Infiniti's tagline for the QX56 is "Luxury on a Grand Scale." To me, that conjures up images of sailing a yacht through the warm Mediterranean, being served champagne and caviar by the deck boy. Can the Infiniti QX56 inject luxury into my real life where dining on peanut butter and honey is a more realistic expectation?

First off, let's get the obvious out of the way. For those of you wondering why this photo looks suspiciously like the Nissan Pathfinder Armada, it's because it's essentially the same car. Infiniti is an upscale division of Nissan. The difference is quite obvious in both the price tag and the upgraded standard equipment.

Some of the upgrades that come standard on the QX56 are mom-friendly leather seats and a navigation system. The navigation is bit tricky at first, but basically functional after a few weeks of practice.

The 2005 model year will add a standard rear view monitor display (visual) and rear proximity sensor (audio). This is something that I feel strongly should be added to every vehicle on the road. When the car is in reverse, a tiny camera eye, mounted above the license plate, transmits the image to a center dash monitor for a full and clear view behind the car. Color coded guide lines on the screen indicate the vehicle's clearance, while an audible beep also lets you know when an object is in the way. I live next to our neighborhood school bus stop, and found this monitor a literal lifesaver when a child dashed behind the car on her way to the bus.

The QX56 seats either seven or eight people. My test car is a seven-seater with second row captain's chairs and room for three little people (or two forward-facing car seats) in the third row. The captain's chairs are great for child car seat installation. The seatback angle of each one can be adjusted independently. This is wonderful for my 4-year-old who recently graduated to a booster seat but still occasionally falls asleep in the car. I'm able to recline the seat just enough so that she doesn't suffer from sleepy-bobble-head-syndrome. The high stance of the captain's chairs makes it easy for my kids to see out the window.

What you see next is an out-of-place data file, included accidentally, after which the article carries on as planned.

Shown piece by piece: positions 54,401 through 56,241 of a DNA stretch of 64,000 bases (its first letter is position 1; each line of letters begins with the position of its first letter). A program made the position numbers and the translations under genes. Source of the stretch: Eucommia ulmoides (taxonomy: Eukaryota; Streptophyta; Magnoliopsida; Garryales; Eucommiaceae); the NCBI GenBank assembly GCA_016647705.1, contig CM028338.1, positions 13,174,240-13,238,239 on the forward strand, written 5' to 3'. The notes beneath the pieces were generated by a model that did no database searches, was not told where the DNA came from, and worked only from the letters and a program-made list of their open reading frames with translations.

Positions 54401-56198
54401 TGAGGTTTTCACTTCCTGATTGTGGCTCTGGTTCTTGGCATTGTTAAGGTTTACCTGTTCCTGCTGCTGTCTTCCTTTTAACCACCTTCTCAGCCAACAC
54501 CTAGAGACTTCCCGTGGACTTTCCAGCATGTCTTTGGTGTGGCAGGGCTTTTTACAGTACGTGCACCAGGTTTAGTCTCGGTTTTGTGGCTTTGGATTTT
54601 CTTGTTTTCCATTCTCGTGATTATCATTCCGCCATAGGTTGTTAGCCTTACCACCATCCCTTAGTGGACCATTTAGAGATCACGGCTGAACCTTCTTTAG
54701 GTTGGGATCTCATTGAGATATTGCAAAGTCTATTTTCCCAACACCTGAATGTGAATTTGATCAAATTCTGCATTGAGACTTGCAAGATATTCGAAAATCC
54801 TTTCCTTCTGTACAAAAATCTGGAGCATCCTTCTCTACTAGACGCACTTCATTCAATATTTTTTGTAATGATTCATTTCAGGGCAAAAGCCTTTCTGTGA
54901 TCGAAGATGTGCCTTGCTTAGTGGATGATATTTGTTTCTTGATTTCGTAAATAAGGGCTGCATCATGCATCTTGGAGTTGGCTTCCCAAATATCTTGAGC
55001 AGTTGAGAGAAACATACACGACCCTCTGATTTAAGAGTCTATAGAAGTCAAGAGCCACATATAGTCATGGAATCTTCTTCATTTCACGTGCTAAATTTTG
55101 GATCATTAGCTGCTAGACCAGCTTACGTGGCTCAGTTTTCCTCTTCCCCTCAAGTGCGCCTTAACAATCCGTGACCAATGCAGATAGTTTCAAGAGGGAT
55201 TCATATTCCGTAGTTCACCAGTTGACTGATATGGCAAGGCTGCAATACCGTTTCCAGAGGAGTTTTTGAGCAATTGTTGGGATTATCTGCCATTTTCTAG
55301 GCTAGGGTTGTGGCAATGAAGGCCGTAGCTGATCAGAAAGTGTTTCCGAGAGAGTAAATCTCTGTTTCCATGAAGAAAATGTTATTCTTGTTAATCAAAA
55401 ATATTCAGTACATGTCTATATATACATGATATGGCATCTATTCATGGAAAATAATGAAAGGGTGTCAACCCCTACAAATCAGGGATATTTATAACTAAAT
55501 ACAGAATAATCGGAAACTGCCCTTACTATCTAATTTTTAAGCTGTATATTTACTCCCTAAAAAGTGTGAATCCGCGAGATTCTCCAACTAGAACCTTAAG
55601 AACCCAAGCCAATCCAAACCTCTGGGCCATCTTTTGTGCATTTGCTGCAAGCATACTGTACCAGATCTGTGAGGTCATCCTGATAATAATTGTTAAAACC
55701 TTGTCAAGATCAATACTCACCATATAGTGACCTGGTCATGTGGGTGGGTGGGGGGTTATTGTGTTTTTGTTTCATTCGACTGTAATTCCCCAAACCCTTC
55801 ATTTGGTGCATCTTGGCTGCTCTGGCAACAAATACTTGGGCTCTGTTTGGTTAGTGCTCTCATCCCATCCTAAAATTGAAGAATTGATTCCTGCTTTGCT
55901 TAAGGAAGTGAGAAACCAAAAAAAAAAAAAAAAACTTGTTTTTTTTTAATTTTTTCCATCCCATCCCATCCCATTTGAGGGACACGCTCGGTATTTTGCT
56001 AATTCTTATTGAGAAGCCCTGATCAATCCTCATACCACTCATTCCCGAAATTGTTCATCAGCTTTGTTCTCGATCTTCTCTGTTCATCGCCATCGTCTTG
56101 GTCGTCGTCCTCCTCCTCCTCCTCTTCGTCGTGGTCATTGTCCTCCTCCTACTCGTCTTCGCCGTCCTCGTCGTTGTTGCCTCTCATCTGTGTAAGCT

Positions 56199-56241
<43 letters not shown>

Speaking of windows, the Infiniti QX56 4X4 has automatic up-and-down power windows. Although the recessed "pull up to close" switches follow NHTSA's new safety guidelines for power windows, they are not equipped with pinch protection. This means that it's still possible for a child (or adult for that matter) to get a head or limb accidentally closed in the window. According to NHTSA, an average of three fatalities every two years can be attributed to power windows. It seems to me that that's three too many. Numerous cars offer power windows with pinch protection; this just isn't one of them.

For a "luxury SUV" I'm surprised by how truck-y the QX56 feels. The engine makes a loud and hefty vroom noise (that must be the technical explanation for why it eats so much gas). It also has its fair share of tilt and sway around corners, which makes me wonder about its rollover resistance (not yet rated by the National Highway Transportation Safety Administration).

The 2004 Infiniti QX56 4X4 lives up to part of its claim as being "Luxury on a Grand Scale." The scale of this SUV certainly is grand (as in large), and it does offer plenty of standard luxury amenities. For those of you who really want to drive something big, go for it. For the rest of you, do a bit more research and you'll discover numerous cars (most in the cross-over category) with similar features, similar seating configurations that are smaller in their overall package deliverance, and more judicious with their fuel consumption. After all, the last thing we want to do is wake up a sleeping baby (or husband) by stopping at the gas station.

*For more information on the 2004 Infiniti QX56 4X4 and its safety features visit